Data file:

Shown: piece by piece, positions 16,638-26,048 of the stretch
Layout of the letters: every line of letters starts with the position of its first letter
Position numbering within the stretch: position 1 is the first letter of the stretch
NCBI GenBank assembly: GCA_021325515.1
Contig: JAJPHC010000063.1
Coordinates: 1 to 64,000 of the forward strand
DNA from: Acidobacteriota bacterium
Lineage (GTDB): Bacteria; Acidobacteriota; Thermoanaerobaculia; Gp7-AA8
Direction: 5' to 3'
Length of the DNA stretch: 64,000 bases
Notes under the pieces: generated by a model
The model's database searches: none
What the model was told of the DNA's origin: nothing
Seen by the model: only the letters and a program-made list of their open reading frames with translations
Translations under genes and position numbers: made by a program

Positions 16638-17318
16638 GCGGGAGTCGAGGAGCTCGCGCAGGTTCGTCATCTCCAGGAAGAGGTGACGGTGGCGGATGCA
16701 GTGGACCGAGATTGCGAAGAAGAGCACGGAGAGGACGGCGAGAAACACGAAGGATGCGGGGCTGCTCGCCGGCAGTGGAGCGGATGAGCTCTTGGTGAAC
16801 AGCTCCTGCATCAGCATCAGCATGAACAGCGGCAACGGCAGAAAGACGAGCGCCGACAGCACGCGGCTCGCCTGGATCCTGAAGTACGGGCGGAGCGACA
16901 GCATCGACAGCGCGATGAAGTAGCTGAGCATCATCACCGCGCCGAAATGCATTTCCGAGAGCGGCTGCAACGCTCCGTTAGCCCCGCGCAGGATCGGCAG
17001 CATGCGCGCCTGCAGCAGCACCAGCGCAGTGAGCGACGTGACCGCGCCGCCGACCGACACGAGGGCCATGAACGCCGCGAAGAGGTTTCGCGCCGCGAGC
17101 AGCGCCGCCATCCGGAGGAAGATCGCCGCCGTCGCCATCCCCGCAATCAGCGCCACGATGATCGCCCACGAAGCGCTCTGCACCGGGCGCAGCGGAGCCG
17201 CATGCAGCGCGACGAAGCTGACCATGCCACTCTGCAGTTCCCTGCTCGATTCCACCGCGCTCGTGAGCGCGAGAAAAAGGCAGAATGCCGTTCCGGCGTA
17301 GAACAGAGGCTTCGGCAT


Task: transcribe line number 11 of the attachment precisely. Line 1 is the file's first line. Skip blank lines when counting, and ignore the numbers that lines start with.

Notes under the pieces: generated by a model